La India


Uploaded by artehistoriacom on 09.01.2008

Transcript:
India, the second largest population country after China.
It’s the cradle from an ancient culture of the oldest languages ​​known in the world
and with many different religions and different ways of thinking still in force.
Its vast territory has hosted a multitude of peoples, ethnicities and religions,
which for centuries have learned to live resulting in a splendid culture.
India civilization covers a real particular geographical area,
the peninsula of Hindustan,
which currently includes three different countries:
India, Pakistan and Bangladesh.
Shaped like an inverted triangle, Cape Comorin, the southernmost point,
separates the two coasts of India:
Malabar, bordered from the Arabian Sea and the Coromandel Coast,
opened to the Bay of Bengal.
To the north, the grand Himalayas,
which closes the peninsula with the Karakoram and Hindu Kus.
Large rivers cross it, as the Indus, Ganges, Brahmaputra, Godavari or Kistna.
Its waters fed by the monsoon,
help grow large cities such as Calcutta, Kanpur, Delhi or Bangalore.
The story of the origins of the civilization of India is a great enigma.
From the third millennium,
the Indus Valley developed a very flourishing civilization,
comparable to the one in Mesopotamia.
This culture had important settlements such as the Mohen-jo-Daro, Harappa and Lothal,
which gives name to the whole culture.
The city of Mohenjo-Daro is striking for its complex network infrastructures
and high urban development.
Probably from the year 1800 BCE begins the invasion
from the Aryan peoples of origin discussed.
Between the seventh and sixth centuries,
many tribal principalities were along the Ganges, Magadha being the most important.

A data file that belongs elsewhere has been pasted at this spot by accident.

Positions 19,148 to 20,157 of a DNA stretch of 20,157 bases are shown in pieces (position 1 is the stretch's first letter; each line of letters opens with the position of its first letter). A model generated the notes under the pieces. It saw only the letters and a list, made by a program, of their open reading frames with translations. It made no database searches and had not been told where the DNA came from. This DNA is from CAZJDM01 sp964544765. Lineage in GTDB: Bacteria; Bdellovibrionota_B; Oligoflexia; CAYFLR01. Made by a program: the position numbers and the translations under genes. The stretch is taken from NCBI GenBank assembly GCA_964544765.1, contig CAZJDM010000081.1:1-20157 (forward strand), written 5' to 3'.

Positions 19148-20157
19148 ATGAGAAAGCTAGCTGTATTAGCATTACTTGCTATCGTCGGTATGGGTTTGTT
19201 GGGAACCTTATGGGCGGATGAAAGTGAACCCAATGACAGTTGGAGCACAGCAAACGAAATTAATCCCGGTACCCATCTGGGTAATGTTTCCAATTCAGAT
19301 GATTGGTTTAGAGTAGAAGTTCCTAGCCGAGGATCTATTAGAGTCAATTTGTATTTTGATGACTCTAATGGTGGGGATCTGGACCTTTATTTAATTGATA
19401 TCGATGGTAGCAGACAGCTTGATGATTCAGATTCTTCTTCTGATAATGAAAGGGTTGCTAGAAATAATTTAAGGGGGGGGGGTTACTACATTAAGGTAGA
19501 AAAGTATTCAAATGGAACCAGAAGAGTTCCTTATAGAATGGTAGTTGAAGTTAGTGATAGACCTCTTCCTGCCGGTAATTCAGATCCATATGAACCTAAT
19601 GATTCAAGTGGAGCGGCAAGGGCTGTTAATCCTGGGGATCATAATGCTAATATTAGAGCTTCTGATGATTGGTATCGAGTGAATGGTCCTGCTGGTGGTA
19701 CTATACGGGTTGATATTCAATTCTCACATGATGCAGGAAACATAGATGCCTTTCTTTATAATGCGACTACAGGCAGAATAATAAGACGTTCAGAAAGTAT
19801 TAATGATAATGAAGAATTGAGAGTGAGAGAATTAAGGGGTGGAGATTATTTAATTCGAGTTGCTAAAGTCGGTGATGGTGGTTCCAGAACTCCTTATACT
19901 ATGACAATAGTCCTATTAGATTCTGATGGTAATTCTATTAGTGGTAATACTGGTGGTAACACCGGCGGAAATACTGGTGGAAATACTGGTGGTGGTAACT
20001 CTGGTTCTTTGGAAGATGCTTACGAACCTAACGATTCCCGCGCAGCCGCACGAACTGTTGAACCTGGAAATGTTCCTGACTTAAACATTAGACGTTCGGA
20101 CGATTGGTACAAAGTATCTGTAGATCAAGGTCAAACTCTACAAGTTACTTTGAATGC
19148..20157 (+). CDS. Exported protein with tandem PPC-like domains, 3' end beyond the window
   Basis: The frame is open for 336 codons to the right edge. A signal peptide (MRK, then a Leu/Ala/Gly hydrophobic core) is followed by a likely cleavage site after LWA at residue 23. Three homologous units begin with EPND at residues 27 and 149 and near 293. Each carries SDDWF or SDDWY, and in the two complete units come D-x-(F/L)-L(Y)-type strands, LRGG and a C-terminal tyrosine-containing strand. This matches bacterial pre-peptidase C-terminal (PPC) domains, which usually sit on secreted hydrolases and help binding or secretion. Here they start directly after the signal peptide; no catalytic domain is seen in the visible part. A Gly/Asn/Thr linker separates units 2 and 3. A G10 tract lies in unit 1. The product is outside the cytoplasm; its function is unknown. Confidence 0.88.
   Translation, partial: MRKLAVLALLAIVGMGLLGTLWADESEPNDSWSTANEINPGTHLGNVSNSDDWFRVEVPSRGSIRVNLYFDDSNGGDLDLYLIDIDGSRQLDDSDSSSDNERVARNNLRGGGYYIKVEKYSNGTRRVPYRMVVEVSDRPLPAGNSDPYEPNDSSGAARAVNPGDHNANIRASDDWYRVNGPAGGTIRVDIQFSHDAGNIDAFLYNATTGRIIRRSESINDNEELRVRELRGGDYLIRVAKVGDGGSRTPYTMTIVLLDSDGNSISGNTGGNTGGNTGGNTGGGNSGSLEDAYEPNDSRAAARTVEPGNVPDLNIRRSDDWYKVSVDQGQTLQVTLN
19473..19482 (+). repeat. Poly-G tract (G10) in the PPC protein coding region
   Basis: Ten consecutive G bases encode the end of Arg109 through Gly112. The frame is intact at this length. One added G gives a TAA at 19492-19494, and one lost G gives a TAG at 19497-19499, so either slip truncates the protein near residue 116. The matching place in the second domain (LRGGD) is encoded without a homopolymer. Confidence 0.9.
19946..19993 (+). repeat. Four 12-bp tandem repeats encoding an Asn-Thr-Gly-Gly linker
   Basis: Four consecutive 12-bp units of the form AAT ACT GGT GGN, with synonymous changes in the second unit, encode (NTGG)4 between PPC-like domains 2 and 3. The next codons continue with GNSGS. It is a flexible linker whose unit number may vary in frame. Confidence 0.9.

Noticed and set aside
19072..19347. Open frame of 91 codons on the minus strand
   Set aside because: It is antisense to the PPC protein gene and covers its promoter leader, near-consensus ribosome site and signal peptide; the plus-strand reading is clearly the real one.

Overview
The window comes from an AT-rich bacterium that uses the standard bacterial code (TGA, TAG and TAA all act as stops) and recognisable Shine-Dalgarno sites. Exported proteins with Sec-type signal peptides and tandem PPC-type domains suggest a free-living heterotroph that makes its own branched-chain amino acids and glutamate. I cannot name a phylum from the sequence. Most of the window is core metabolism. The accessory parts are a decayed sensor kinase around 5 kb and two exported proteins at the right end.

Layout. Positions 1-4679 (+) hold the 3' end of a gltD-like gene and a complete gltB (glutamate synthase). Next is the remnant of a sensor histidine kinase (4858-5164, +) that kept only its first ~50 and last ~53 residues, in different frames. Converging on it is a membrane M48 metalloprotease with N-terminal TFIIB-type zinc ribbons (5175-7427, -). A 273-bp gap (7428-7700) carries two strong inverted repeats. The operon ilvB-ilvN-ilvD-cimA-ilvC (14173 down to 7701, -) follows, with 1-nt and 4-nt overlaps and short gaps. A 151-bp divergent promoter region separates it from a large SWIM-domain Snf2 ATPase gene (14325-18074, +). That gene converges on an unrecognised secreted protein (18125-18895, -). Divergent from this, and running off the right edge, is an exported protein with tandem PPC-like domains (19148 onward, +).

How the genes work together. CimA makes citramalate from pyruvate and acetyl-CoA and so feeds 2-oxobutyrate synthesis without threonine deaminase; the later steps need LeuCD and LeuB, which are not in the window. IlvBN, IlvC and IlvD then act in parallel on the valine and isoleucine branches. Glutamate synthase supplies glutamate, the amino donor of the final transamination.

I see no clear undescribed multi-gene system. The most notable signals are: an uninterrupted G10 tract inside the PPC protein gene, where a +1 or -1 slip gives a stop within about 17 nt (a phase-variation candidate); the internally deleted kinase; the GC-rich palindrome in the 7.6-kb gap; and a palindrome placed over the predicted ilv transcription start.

In the sixth century were born Buddha and Jina,
founders of Buddhism and Jainism respectively,
two religions that will play a key role in Indian culture.
Alexander the Great 's expedition to India in 326 BC,
was the entry of Greek influence in the region.
The Maurya dynasty, who ruled India between 322 and 187 BC,
formed the first well documented empire.
The emperor lived in Pataliputra,
from where he ruled over the provincial capitals, Taxila, Tasali, Ujjain and Suvarnagari.
Mauryan’s rulers are the first creators of the original Indian art.
Its official religion, Buddhism,
served as art to convey graphically to all inhabitants of the empire the ideals
and standards of government.
But the main contribution of Mauryan art is the stupa,
a type of funeral monument that commemorates the death of Buddha
and at the same time it's a cosmic symbol
and a representation of the structure of the universe.
Among the most famous stupas,
the N. 1 from Sanchi is one of the most representatives of Indian art.
The next big moment of Indian civilization is called the Gupta empire,
between the fourth and fifth centuries AD.
The empire, originated from a small nucleus in the Ganges valley,
spread over most of today’s Northern India.
Social stability, religious tolerance and the continued peace and economic enrichment
led to one of the most brilliant periods of human history in which Ajanta paintings,